Rosneft Delivers on Putin’s Ambitions, at Some Cost to Investors

The Russian company spent $100 billion on its transformation into a global oil giant.

An oil drilling rig, operated by Rosneft PJSC, near Nizhnevartovsk, Russia, on March 21, 2017. 

Photographer: Andrey Rudakov/Bloomberg

The $100 billion transformation of Rosneft PJSC into a global oil giant has been a key plank of Vladimir Putin’s push to restore Russia’s status as a major power. Whether this has delivered value for investors is increasingly debatable.

The state-run company is a clear symbol of the Kremlin’s comeback. It’s become the world’s largest listed oil producer by swallowing up a clutch of domestic rivals. With deals this year from India to Venezuela and Egypt, Rosneft is on the way to being a global player whose expansion often aligns with Russian foreign policy priorities.

Igor Sechin
Photographer: Andrey Rudakov/Bloomberg

Yet the debt accrued along the way, plus direct sanctions against Chief Executive Officer Igor Sechin because of his close ties to Putin, mean Rosneft is unloved by investors despite the improving fortunes of its international rivals.

“Rosneft has clearly emerged as Russia’s national champion,” said Edward Chow, a senior fellow at the Center for Strategic and International Studies based in Washington. “Whether such transactions are beneficial financially to Rosneft and its minority shareholders is yet to be proven, but its appetite for foreign acquisitions appears to be growing.”

The Russian company paid out over $6 billion since June for a stake in an Indian refinery, part of a natural gas field in the Egyptian Mediterranean and deliveries of Kurdish oil. That followed advance payments for Venezuelan oil totaling another $6 billion, which could be at risk as the troubled Latin American country restructures its debt.

Those international deals increased net debt, already the largest of any Russian company, for a fifth consecutive quarter to $48.4 billion, said Alexander Kornilov, an oil analyst at Aton LLC. Meanwhile, third-quarter profit fell short of expectations and free cash flow plunged, according to an earnings report published on Tuesday.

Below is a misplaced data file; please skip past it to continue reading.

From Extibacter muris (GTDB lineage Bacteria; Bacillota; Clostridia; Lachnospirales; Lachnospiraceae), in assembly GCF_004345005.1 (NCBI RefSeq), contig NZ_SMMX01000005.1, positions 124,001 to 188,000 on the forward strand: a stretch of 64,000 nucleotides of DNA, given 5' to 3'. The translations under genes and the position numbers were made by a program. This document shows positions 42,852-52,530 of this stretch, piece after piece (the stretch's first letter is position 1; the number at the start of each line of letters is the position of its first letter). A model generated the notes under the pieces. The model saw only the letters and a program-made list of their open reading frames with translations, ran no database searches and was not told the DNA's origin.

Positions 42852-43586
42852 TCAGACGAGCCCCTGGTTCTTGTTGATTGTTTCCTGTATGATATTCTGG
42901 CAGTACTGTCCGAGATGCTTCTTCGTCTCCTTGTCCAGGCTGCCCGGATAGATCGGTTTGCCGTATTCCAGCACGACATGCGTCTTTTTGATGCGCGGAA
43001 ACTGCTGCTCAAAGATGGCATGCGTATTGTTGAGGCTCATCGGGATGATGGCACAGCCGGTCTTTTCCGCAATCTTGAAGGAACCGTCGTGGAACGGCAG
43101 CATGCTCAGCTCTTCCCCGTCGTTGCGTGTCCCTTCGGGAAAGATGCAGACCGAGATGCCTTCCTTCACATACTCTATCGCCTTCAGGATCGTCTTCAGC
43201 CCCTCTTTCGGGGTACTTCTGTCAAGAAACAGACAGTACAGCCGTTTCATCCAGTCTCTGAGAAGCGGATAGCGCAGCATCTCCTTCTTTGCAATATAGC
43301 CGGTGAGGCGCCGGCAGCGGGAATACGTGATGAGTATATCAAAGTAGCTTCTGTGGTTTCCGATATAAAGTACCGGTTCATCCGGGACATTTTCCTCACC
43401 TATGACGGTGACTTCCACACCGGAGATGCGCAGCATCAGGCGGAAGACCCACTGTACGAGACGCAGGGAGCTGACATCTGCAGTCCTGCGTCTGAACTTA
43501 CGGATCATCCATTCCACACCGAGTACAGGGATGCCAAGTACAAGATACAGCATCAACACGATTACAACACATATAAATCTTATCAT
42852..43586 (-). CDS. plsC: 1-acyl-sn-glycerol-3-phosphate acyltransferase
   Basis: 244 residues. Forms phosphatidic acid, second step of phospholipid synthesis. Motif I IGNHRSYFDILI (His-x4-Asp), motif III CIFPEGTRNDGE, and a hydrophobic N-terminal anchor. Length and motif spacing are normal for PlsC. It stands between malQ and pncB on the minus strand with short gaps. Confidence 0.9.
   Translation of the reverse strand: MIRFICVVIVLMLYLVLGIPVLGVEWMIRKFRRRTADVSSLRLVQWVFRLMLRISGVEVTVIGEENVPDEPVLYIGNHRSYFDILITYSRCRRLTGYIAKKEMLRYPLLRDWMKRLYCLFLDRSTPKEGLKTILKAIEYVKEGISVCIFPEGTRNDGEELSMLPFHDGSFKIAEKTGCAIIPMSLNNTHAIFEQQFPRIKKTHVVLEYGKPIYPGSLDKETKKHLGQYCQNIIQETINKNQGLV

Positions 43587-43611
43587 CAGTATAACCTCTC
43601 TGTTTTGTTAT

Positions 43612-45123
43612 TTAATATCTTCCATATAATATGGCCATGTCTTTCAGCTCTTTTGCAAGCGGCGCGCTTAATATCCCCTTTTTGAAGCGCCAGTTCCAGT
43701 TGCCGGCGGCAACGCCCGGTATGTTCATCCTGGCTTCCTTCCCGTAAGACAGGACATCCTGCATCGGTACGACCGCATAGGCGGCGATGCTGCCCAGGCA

Shares fell 4 percent to 312.10 rubles as of 5:29 p.m. in Moscow, bringing the company’s decline for the year to 23 percent.

“The company has had a pretty demanding quarter as far as cash outflows go,” said Artem Konchin, an analyst at Otkritie Capital in Moscow. In his view, the current ratio of debt to earnings “is still fairly comfortable.”

In the Putin era, the company has spent more than $100 billion on acquisitions, according to data compiled by Bloomberg. Rosneft says these deals are adding value.

Rising energy prices and cost savings mean the value of assets purchased over the last two years increased by more than $3 billion. The internal rate of return of these projects substantially exceeds 20 percent, the company said.

Venezula is continuing to pay its obligations, shaving “several hundred million” dollars off its debt principal since last quarter, First Vice President Pavel Fedorov said on a conference call on Tuesday.

The Russian producer has piled on massive levels of debt before and lived to tell the tale. In 2004 and 2007 it borrowed heavily to acquire assets the Russian government seized from imprisoned billionaire Mikhail Khodorkovsky’s company Yukos. It then spent several years focused on reducing leverage and improving the productivity of its fields.

After rising to $26 billion in 2007, net debt fell by more than half over the next three years while oil and gas production grew steadily. Yet Rosneft’s ambitions were undimmed and in 2013 it chose to use its renewed financial strength for another turbo-charged expansion, becoming the world’s largest listed oil producer by acquiring domestic rival TNK-BP for $55 billion.

Investors shouldn’t expect any change in Rosneft’s strategy this time around, according to Sberbank CIB. The company will continue to pursue growth above all else, the bank said.

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